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Girl on a Motorcycle

Redemption Films // Unrated // May 19, 2009
List Price: $19.95 [Buy now and save at Amazon]

Review by Jamie S. Rich | posted May 28, 2009 | E-mail the Author


"Love is a feeling."

"So is a toothache."

So is watching this movie! Not love, but a toothache. Long, agonizing, painful. The cover declares that Jack Cardiff's 1968 wankfest Girl on a Motorcycle is a "A film that encapsulates the sixties." You mean it's a bunch of nonsense and self-indulgence followed by a cop-out ending? Hmmmm...probably not what you meant, but it'll do.

Words are really wasted describing this snoozer, but I'll give it a go anyway. '60s chanteuse Marianne Faithfull stars as Rebecca, a bookseller's daughter who is one night liberated by a sneaky professor named Daniel (Alain Delon). Moments after she rejects her fiancé's pre-marital advances, Daniel climbs in her window and makes mad, passionate love to her. As if that weren't enough, for her wedding present, he gives Rebecca a Harley and teaches her how to ride it. He is her liberator, whereas her future husband, the meek and bookish Raymond (Roger Mutton), is stifling. His idea of her being free is never putting his foot down, always saying, "Whatever you want, dear," whereas Daniel is cruel, disinterested, and selfish--in other words, manly. He is a professor who teaches grown-ups and so he does grown-up things; Raymond is a school teacher, working with children, and a child himself.

All these thoughts, all the details of her affairs, run through Rebecca's mind as she rides her motorcycle from Switzerland to Germany for the last time, determined once and for all to leave Raymond and give herself to her macho, macho man. Spurred on by a laughable psychedelic dream, she zipped her naked body into a leather jumpsuit. Once it's unzipped, look out world! Rebecca's going to make it after all!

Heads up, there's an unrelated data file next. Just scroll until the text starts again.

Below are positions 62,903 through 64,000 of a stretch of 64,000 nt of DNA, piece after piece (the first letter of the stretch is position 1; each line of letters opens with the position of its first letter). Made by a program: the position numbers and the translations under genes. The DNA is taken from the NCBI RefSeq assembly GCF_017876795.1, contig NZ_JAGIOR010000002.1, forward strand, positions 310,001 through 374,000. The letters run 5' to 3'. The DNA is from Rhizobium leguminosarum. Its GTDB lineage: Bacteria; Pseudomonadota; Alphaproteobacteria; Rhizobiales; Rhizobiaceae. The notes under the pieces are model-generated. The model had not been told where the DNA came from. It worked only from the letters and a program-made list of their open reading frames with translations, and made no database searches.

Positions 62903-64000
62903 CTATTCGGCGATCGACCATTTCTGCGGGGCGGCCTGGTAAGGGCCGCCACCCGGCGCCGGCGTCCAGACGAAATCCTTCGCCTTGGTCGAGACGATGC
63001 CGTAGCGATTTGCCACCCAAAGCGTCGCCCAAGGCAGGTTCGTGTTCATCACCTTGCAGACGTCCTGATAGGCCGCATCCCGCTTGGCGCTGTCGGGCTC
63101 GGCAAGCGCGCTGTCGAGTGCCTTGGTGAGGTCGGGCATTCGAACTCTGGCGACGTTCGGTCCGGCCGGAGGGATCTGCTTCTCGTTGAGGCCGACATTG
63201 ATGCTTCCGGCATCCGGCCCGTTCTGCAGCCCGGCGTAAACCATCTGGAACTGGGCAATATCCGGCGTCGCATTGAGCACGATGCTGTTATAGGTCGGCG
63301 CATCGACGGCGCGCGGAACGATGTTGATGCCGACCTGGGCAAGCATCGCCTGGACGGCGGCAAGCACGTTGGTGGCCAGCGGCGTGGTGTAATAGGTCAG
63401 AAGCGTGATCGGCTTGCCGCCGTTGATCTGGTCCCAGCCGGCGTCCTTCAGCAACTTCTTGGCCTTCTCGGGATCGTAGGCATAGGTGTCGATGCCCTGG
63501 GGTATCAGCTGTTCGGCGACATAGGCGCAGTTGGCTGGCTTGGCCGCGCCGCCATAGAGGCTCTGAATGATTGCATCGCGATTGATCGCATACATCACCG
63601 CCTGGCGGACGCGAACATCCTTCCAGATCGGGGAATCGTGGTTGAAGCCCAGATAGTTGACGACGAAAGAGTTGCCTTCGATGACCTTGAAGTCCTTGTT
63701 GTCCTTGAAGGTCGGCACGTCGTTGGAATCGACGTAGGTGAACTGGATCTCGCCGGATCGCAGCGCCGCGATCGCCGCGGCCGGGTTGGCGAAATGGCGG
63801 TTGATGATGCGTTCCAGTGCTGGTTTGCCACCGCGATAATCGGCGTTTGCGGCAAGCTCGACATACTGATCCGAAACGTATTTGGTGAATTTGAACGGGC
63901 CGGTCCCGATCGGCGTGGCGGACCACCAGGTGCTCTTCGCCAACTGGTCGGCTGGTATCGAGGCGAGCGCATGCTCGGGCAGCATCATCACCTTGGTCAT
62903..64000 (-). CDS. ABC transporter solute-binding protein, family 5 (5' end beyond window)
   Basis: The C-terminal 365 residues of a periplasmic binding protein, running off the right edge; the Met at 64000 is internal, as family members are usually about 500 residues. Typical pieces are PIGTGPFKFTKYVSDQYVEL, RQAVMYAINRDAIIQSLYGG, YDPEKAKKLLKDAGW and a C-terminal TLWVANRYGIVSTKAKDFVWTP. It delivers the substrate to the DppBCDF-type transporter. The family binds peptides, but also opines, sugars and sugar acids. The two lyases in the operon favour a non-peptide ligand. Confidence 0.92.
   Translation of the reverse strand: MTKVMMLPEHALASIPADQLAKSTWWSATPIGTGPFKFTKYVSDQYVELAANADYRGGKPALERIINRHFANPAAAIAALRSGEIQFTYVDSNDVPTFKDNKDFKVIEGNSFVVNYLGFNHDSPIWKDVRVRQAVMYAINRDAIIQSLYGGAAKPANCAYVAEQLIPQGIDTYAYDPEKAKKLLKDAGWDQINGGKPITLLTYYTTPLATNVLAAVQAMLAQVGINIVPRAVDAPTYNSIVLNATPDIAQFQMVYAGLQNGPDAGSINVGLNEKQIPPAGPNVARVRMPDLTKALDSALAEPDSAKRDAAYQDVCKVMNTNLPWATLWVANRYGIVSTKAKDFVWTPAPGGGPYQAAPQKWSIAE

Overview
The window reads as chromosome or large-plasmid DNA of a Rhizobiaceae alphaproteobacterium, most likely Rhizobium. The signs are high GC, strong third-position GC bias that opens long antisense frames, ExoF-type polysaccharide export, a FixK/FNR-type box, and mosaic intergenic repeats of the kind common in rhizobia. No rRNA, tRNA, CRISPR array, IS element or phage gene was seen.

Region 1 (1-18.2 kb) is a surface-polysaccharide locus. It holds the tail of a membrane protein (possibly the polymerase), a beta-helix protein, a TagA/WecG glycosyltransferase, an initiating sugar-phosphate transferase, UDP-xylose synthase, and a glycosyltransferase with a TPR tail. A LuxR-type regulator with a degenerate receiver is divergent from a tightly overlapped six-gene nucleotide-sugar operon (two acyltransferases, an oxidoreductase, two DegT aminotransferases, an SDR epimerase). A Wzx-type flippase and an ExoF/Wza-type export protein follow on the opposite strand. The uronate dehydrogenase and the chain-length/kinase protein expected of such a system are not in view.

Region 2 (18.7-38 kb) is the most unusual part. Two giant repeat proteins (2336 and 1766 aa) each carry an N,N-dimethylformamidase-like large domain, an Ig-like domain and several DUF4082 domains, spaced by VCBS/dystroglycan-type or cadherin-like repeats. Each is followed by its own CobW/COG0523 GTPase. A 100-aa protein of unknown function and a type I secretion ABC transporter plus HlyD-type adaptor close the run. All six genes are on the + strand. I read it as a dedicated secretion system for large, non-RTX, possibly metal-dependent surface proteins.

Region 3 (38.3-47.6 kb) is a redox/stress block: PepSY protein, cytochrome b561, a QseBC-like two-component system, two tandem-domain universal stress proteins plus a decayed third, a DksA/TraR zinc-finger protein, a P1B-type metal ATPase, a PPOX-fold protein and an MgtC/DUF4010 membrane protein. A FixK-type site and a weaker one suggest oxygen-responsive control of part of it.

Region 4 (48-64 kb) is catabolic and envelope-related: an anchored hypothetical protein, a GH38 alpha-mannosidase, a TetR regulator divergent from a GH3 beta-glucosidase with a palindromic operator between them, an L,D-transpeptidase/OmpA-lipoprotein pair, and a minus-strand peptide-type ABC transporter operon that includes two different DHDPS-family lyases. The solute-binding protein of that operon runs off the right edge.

I have no idea if Jack Cardiff and crew really had it in mind that they would create a liberated portrait of the sexual revolution, but one look at the groovy theatrical trailer for Girl on a Motorcycle should make it pretty clear where they ended up. Marketed as exploitative trash, full of sex and co-opting the counter culture (such as it was), whoever put the campaign together really understood what they had to work with. Though Cardiff is a legendary cinematographer, he was really out of his depth with this movie. The journey on the open highway is hard to take seriously when half the time it's shot with blatantly awful rear projection and in most of the other half it's obvious the actors are being towed. The trippy scenes are silly, and the sexual innuendo even more so. It doesn't take a diabolical sex fiend to figure out what we're supposed to get out of seeing Marianne Faithfull straddle the front wheel of her bike. (Personally, I prefer the shots of her leather-clad derriere bouncing on the seat.) What about when that man sticks his gas nozzle in her tank? When is a cigar not a cigar, Mr. Freud? When it's anything in Girl on a Motorcycle!